The studio situation in this photo is overloaded in a number of respects. On a few days throughout the year I'll put together a kind of Schaulager, a combination of storage and display where different elements are stacked up against one another—large versus small, old versus new, etc. This stops the working process from becoming like an exhibition situation that will later be presented in, say, a gallery. Everything is assembled in a kind of deliberate disorder—one thing illuminates the other. This also provides the best solution when a portrait is taken in the studio, because I don't like to have half-finished or discarded elements in the background. In fact I'd rather not be photographed in the studio at all.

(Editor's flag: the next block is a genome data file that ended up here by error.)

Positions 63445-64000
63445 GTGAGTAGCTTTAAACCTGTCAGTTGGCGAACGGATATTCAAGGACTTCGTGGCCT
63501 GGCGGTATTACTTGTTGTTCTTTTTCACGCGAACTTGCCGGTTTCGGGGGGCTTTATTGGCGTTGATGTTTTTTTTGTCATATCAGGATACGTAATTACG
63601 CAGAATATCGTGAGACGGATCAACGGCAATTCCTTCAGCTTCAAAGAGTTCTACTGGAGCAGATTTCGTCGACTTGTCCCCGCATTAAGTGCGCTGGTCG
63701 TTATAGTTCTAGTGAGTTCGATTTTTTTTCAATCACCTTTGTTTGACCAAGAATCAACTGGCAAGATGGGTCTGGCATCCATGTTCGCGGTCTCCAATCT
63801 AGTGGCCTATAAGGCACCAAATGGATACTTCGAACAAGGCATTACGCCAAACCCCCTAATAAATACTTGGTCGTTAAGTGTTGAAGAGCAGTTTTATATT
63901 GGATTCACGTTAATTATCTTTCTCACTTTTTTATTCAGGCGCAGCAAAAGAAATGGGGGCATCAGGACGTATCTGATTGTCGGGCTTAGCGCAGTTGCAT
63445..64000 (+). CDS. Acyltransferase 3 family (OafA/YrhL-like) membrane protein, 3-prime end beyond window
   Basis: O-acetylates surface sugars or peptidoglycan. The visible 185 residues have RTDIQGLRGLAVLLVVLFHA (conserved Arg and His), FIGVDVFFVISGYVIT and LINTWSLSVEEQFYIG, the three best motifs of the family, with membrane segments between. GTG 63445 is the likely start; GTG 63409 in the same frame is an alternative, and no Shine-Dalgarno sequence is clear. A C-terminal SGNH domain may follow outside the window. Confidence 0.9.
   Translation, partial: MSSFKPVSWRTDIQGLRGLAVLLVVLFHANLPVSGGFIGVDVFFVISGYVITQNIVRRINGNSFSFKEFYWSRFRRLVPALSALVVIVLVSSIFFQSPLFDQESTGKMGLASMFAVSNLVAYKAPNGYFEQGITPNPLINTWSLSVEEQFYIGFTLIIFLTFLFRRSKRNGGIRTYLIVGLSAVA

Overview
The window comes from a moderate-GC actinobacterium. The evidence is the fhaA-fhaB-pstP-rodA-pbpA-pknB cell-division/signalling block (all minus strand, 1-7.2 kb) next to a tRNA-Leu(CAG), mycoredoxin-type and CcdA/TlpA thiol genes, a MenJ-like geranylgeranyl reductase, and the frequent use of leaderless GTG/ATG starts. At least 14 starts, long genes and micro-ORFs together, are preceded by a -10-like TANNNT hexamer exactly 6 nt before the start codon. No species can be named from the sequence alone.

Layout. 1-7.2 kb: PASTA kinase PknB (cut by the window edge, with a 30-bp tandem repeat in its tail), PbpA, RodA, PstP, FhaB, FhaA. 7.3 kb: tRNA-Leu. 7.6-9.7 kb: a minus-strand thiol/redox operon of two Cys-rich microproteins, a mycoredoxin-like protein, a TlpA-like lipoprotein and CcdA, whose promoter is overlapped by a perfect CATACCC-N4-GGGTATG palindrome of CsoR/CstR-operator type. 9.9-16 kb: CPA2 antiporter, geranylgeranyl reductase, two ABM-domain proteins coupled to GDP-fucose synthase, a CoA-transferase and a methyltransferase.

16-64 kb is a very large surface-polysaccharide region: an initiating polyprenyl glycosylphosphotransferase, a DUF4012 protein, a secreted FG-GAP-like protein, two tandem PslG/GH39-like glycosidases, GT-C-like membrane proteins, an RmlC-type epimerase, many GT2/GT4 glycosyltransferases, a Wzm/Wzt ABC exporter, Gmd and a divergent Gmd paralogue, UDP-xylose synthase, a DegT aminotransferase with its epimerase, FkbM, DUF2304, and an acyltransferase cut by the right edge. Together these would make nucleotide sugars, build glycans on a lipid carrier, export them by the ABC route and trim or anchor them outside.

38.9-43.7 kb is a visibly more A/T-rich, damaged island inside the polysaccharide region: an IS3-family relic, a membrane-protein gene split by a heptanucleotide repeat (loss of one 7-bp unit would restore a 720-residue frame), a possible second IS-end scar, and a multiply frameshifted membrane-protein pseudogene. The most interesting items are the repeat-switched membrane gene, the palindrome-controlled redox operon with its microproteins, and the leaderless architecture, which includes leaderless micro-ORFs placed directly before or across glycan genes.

My studio used to be a garage. I originally rented it for just a few weeks so that I could do trial setups of a large sculpture for Venice. Those few weeks have since turned into more than six years, but I still have to deal with the fact that the building's scheduled demolition might happen at any moment. In the end, the temporary nature of this situation has really benefitted the way I work, because it stops you from becoming too entrenched and keeps you on the move. But it has also shown me that a garage-sized space is ideal for a studio. There isn't much daylight—only when the doors are open. Instead I have movable lighting units, ceiling lights, and a few (but important) dimmable lamps. A wall we recently built divides the space into a painting studio and a sculpture studio. The rest will remain flexible until the building is eventually demolished.